6) Secret of Mana

Square released this JRPG as a follow-up to Final Fantasy Adventure in North America, but it is set in an original high fantasy universe. While the sequel was recently released on the PS Vita, it would be nice to see this often overlooked series given some attention for the platform it originally launched on.—AJ Moser

7) Super Mario World 2: Yoshi’s Island

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Yoshi’s Island remains one of the most distinct games in the Mario franchise. The colorful, storybook art style and soundtrack contribute to a warm and friendly adventure that puts Mario’s dinosaur buddy in the spotlight. The original direction taken with this game’s design has earned it renown as one the best 2D platforms of all time.—AJ Moser

8) Star Fox

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While Star Fox 64 is remembered as the high-point of the spaceship heavy action series, the SNES version of the game laid the foundation, and it deserves to be revisited. The on-rails shooter lets players pilot their ship in a 3D environment, and at the time made use of groundbreaking powered graphics technology.—AJ Moser

9) Final Fantasy III 

 best snes games

One of the most beloved entires in the iconic JRPG series, Final Fantasy VI tells the story of a band of rebels in a world full of fascinating machines and magic. It was originally released as Final Fantasy III in North America, but legacy has made this turn-based RPG one of the most iconic games in the genre.—AJ Moser

10) Super Castlevania IV

Fans of Konami’s vampire-hunting classic remember it for its mind-blowing Mode 7 background stages and transfixing soundtrack. It was challenging, even for a gritty generation of gamers used to punishing platformers, but few of us could get enough.—Sarah Weber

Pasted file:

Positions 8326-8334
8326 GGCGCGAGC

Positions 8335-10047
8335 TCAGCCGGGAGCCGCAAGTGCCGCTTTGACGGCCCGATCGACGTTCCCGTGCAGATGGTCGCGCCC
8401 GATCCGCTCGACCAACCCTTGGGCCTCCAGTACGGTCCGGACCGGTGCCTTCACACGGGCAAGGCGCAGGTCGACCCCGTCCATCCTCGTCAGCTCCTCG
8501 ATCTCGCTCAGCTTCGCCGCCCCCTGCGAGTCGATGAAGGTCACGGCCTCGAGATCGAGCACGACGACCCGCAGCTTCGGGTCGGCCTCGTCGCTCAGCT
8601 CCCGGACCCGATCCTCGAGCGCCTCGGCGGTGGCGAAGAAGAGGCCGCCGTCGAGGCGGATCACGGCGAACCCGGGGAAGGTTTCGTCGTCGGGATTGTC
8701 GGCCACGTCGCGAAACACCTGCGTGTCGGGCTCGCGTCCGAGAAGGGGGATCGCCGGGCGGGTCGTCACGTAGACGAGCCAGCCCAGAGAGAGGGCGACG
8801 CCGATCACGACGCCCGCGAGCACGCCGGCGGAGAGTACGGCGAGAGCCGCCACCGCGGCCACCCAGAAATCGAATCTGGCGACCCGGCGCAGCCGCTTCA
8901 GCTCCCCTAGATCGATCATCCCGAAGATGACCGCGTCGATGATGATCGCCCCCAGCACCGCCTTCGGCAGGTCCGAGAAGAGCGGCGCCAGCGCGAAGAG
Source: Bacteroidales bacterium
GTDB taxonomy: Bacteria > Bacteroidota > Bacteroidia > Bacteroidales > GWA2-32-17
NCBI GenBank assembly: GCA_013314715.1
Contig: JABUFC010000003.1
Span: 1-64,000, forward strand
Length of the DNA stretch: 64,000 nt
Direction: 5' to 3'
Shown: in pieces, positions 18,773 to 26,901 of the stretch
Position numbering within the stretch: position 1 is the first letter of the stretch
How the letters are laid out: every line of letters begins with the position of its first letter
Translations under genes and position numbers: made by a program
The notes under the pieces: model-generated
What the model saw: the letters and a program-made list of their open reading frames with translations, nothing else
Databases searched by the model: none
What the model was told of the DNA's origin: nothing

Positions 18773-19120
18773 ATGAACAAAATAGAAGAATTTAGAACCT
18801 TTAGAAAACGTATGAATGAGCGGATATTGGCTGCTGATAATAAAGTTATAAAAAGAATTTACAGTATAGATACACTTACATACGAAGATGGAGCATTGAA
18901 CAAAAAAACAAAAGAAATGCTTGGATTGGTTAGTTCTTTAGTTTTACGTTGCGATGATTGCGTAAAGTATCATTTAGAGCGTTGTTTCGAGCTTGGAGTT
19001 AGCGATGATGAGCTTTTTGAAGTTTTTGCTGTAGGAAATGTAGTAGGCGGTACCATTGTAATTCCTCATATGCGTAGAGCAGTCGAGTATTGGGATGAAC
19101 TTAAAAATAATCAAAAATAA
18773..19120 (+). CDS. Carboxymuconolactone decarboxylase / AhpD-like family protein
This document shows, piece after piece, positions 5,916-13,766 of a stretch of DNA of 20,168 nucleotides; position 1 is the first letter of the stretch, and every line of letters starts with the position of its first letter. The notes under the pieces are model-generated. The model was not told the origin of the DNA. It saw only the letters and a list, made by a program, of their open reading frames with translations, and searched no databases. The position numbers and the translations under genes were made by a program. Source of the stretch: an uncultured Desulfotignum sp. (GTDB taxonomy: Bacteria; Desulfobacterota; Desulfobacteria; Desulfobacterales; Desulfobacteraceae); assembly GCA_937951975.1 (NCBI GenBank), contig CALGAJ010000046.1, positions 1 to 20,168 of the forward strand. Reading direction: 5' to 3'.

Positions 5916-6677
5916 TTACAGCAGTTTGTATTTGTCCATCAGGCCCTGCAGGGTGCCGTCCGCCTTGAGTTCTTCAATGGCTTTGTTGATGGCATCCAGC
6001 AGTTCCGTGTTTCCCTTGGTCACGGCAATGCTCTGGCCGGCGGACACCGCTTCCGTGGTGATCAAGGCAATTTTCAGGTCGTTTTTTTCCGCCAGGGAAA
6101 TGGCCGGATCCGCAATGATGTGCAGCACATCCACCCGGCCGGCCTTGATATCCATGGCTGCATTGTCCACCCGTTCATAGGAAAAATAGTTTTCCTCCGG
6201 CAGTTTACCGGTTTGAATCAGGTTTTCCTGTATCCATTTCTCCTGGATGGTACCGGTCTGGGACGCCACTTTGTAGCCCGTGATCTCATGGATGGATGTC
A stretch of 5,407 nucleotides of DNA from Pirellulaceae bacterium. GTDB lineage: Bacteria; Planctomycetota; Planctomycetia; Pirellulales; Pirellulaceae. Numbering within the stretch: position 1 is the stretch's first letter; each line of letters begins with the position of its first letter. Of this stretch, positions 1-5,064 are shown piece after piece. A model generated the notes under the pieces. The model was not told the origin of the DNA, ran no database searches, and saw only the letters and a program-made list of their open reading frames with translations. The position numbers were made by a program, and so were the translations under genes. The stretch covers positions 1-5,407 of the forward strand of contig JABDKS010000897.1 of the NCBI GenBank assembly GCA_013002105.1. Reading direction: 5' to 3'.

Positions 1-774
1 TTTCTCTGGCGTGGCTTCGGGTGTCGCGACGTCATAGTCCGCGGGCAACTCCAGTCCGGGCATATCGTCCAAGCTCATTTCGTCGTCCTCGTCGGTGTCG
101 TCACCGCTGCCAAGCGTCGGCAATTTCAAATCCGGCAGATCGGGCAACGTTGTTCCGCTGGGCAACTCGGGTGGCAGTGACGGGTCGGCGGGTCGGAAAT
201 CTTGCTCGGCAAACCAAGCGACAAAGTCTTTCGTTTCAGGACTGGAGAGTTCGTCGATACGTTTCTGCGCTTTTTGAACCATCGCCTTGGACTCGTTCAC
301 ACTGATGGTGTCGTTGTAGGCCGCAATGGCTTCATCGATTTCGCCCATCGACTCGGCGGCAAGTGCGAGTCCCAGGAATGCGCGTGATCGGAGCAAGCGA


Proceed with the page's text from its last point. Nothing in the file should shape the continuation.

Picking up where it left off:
11) Super Mario RPG

Mario is the most iconic character in video games, but he’s typically remembered with the platforming games that established his name. The mustachioed plumber has made forays into several other genres, however, including this wonderfully realized role-playing adventure. Legend of the Seven Stars isn’t just a cash-grab or a spin-off, but a full-fledged experience with excellent mechanics and an interesting story.—AJ Moser

12) Contra III: The Alien Wars 

Like Super Castlevania IV, Konami’s Contra III had Mode 7 levels and a memorable soundtrack, but we probably remember it best as a great co-op run-and-gun to tackle with friends.—Sarah Weber

13) Street Fighter II Turbo 


Street Fighter II was a huge hit at arcades, and when it came to home consoles with multiple SNES ports, it established a new place for the competitive fighting genre. Street Fighter II: Turbo offered a solid cast of unique characters and rewarding controls, and remains a perfect example of why so many gamers love the fighting genre.—AJ Moser